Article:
0
$\begingroup$

Hi guys I was wondering how I can understand if the sin and the cos has essential singularities. for instance if I want to understand if 0 which singularity is i, can write the Laurent series only of the sin (centred in 0) and see how it works , or MUST write the Laurent series of all the function (centered in zero) ? Same for cos , help I want to understand this topic very well. Thk.

$$\int_{+\partial D}\dfrac{\sin\left(\dfrac{1}{z}\right)\cos\left(\dfrac{1}{z-2}\right)}{z-5}\,\mathrm{dz}$$

$\endgroup$
  • $\begingroup$ ok sorry , i was tryng to write the laurent series but it's difficoult so i want to understand if i have to write the resultin series of all the functions o i can just write the series of the sin( for instance) to understan which singularity is $\endgroup$ – xmaionx Jul 20 '18 at 9:04
  • $\begingroup$ you only need to write down the Laurent series for $\sin (1/z)$ centered at $0$. The other part $\cos (1/(z-2))/(z-5)=c_0+ c_1z+c_2z^2+\text{...}$ is analytic inside the unit disk. Then multiply the two series $\endgroup$ – Lozenges Jul 20 '18 at 10:38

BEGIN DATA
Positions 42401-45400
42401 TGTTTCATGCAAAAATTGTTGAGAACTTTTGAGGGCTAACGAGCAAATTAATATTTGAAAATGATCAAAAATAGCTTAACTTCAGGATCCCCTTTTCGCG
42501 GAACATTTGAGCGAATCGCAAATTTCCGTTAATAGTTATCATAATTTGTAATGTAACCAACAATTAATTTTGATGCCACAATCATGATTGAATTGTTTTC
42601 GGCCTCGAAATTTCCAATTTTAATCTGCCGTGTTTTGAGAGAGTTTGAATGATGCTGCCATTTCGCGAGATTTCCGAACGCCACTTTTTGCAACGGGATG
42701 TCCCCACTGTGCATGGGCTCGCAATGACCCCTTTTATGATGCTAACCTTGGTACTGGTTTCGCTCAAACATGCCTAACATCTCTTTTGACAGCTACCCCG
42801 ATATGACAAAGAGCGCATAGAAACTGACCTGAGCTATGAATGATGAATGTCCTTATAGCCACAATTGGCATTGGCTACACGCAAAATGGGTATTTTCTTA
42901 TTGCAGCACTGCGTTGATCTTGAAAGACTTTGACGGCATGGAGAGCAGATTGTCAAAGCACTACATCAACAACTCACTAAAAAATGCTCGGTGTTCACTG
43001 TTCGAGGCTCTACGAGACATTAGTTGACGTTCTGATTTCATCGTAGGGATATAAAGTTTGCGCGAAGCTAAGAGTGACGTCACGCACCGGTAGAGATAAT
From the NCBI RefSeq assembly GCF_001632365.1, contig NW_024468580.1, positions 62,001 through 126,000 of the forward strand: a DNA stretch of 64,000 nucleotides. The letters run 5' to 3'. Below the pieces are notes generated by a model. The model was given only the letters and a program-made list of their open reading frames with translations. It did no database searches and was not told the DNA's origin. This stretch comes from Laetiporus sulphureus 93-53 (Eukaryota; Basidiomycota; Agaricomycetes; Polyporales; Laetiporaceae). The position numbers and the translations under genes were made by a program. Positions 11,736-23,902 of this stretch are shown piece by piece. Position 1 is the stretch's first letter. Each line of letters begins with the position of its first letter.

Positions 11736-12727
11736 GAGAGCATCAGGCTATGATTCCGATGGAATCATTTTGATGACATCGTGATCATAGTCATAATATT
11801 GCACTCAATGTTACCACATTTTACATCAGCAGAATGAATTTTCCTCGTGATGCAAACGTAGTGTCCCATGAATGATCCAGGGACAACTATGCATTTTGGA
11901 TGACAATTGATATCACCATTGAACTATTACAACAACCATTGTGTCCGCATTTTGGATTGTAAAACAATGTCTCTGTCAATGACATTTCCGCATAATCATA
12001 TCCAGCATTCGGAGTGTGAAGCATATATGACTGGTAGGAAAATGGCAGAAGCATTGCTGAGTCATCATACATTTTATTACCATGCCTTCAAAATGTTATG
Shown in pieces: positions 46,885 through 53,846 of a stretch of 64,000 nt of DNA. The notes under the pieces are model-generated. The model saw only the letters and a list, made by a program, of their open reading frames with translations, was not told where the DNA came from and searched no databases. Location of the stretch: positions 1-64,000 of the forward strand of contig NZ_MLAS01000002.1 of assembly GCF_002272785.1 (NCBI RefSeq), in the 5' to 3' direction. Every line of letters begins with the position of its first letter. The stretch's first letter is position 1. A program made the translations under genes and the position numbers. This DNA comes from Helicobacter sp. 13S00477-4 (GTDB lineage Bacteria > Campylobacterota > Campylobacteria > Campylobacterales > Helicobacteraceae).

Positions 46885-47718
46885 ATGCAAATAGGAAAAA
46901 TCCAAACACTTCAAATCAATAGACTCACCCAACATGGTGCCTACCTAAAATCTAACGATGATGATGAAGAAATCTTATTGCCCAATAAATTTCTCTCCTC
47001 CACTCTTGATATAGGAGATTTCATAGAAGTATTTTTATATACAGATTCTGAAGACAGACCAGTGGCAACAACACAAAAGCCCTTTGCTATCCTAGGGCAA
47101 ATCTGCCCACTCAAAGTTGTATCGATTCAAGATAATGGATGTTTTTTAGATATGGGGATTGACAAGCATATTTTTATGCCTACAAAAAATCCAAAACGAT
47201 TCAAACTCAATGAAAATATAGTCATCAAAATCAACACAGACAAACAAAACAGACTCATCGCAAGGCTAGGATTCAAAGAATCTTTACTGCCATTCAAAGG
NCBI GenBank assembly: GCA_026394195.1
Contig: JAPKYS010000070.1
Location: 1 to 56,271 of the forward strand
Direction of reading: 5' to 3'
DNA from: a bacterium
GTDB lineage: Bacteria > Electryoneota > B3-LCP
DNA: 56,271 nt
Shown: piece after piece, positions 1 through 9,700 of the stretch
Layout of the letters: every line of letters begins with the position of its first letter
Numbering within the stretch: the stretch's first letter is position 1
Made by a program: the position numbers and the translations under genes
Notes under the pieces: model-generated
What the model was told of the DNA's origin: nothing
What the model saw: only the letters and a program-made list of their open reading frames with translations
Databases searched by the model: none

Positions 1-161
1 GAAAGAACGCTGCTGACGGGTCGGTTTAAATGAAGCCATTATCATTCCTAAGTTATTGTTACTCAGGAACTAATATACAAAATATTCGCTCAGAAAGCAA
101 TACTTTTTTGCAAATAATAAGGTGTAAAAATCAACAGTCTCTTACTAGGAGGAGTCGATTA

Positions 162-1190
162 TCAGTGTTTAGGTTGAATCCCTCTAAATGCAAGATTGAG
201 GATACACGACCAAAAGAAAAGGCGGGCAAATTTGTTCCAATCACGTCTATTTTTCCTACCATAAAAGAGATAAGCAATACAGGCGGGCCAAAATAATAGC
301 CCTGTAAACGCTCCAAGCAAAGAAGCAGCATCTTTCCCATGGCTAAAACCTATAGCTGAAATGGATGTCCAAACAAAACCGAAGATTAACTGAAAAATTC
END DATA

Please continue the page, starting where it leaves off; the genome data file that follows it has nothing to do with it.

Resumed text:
• $\begingroup$ @Lozenges so for instance if i want to see if z=2 is an essential singularity i just wtrite the cos (1/(z-2)) series centered in 2 ?? $\endgroup$ – xmaionx Jul 24 '18 at 14:56
0
$\begingroup$

Suppose that $f$ is an entire function, let $a \in \mathbb C$ and define $g(z):=f(\frac{1}{z-a})$ for $z \ne a$.

We have $f(z)= \sum_{n=0}^{\infty}a_nz^n$ for all $z$ (Taylor).

Then we get

$g(z)=\sum_{n=0}^{\infty}\frac{a_n}{(z-a)^n}$ for $z \ne a$ (Laurent).

Now you see: $a$ is an essential singularity of $g \iff f$ is not a polynomial.

$\endgroup$
  • $\begingroup$ so to see if they are essential singularities i can use the laurent serie only of the sin or the cos ? o o i have to write the serie of all the functions and see the resulting series? $\endgroup$ – xmaionx Jul 20 '18 at 9:03
  • $\begingroup$ and why i can study only the sin if it's possible ? $\endgroup$ – xmaionx Jul 20 '18 at 10:15

Your Answer

By clicking “Post Your Answer”, you agree to our terms of service, privacy policy and cookie policy

Not the answer you're looking for? Browse other questions tagged or ask your own question.